Structure
Undertake the following tasks included in each section (you are not limited to the suggested section headings, and you can use sub sections to help with the flow of your project):
Introduction
From the set research question (How do job and marriage affect life satisfaction?), list at least two hypotheses which you can test with the provided data. You can number your chosen hypotheses so that you can easily refer back to them. You should focus on one or two important factors for which you can make hypotheses and predictions about, and then include other factors as a set of controls. You need to set up any prior expectations in your hypotheses. Following each of your hypotheses, you should clearly justify what you are doing. Although a formal literature review is not required, do make reference to any literature, economic theory and other sources you used to develop your resulting hypotheses.
Data
You should discuss the dependent variable and your chosen key explanatory variables (e.g., what your dependent and independent variables are, and why you have selected them). You should provide relevant descriptive statistics (which may include graphics if you wish) of your dependent and independent variables (such as means, standard deviations, max, min) as this may aid your interpretation (especially if results are unexpected). Demonstrate your understanding of the data and variables through the use of descriptive statistics.
Methodology
Choose one or more estimation method (estimator) from four methods: pooled OLS, random effects, fixed effects, and ordered probit model or random effect ordered probit model. Discuss why you are using this/these estimation method (e.g. do tests for fixed versus random effects), how the estimator can be used to test your hypotheses, and how your chosen variables are measured. You should use regression equations to demonstrate the specification of your population model (i.e. include variables in your regression specification)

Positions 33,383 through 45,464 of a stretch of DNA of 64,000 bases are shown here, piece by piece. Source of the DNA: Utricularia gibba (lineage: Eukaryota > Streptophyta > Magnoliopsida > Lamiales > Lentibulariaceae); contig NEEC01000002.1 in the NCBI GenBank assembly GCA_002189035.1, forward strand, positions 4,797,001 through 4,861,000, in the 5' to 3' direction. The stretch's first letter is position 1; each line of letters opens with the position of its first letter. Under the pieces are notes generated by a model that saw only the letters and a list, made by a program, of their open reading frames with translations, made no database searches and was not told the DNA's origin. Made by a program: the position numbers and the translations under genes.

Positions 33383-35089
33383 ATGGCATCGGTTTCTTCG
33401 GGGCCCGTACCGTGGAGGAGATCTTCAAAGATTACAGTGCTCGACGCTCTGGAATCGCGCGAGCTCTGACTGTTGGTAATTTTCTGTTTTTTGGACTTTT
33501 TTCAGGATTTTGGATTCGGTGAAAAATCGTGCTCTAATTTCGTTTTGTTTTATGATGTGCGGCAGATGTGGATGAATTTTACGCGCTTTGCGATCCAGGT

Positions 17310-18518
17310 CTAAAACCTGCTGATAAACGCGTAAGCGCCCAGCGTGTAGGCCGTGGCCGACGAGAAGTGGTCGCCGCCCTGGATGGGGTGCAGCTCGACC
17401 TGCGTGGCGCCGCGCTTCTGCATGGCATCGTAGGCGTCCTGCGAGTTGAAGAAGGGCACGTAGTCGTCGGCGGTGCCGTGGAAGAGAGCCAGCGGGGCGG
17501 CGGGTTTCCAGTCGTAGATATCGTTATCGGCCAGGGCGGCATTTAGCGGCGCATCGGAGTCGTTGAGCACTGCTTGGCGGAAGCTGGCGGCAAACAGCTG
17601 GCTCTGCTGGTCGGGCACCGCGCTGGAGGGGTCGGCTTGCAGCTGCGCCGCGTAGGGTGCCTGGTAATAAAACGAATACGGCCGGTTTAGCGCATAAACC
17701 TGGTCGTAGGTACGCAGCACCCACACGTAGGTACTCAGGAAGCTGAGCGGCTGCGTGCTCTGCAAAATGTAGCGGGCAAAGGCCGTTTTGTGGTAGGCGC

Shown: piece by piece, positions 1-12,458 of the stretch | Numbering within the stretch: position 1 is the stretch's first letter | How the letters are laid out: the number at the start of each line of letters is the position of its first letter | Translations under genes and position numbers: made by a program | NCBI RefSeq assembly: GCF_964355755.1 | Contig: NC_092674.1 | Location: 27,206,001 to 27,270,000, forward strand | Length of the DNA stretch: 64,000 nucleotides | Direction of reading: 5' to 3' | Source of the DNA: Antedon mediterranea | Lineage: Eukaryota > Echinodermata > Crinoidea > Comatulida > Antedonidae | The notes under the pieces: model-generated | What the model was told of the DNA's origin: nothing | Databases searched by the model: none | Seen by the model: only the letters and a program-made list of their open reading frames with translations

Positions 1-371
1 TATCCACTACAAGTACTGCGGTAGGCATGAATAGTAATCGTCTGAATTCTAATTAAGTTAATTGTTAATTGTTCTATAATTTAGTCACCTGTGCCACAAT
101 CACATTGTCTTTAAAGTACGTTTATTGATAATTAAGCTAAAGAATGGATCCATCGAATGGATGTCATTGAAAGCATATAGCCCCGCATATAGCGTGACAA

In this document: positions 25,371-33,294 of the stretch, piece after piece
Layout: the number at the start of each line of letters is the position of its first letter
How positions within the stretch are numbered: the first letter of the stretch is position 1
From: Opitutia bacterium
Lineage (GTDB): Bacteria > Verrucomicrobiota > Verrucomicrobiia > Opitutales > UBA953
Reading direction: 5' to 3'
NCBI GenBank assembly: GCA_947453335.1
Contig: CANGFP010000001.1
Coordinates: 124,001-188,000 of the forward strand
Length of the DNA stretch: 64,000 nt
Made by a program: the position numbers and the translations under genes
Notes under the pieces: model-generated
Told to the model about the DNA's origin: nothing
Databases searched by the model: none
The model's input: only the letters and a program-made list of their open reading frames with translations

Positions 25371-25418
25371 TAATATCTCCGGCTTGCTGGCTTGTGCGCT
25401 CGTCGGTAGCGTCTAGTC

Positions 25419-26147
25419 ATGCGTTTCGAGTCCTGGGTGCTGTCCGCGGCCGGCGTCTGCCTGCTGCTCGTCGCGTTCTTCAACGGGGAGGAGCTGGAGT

Reference should be made to any literature which helped make these decisions.
It is important to demonstrate your understanding of the estimators (estimation methods) applied and justify their use. I expect to see the specification of your population model(s) and the application of the estimator. You should provide enough information about the chosen methods so that the reader could replicate your analysis.
Results and discussion
You should provide well-presented tables of your statistics and regression output; I don’t want to see raw Stata output. Tips for formatting your project, especially tables, are given in the appendix.
Interpret and discuss your results (including any specification tests) to help answer the research question and provide the results of your hypothesis tests. Remember the aim is to use the appropriate estimator(s) to help answer the research question and test your hypotheses, so this is a very important section. It is important to discuss both the statistical and economic significance of the results – i.e., look at the magnitude, does the size of the effect matter, are the results meaningful, what do they mean in reality, are they important, would policy makers care about the results?
A key part of research is to be able to critically analyse your results. Therefore, do link results back to the research question and hypotheses, and more widely discuss them in relation to economic theory (do they support or contradict what economic theory would predict?), findings from past literature (do they back up, contradict or develop further what others have found?) and potentially the intuition behind the results (do they make sense, do they fit with your prior expectations?). Given you are using a sample to make inferences about a population of interest you also need to convince the reader that your results are good estimates of the true population parameters. Therefore, you should discuss any specification tests (fixed vs random effect, test of the assumptions in ordered models, joint significant test, etc), assumptions and any measures to judge the goodness of fit. It is also common to undertake a number of sensitivity/robustness checks to check your results are unchanged – this may involve changing the specification of your model, using a different measure of your variables of interest or using different estimators (e.g. you may show there is little difference between pooled OLS and ordered probit model but much more substantial differences between, say, random and fixed effects).
Conclusions
The conclusions summarise main results and provide answers to the research question and the results of your hypothesis tests. You can discuss any policy implications on the research question. You should discuss any caveats to your results e.g. potential problems with the estimators used, data limitations – these may appear in the conclusions or be discussed at other relevant points (such as in the discussion of the methods
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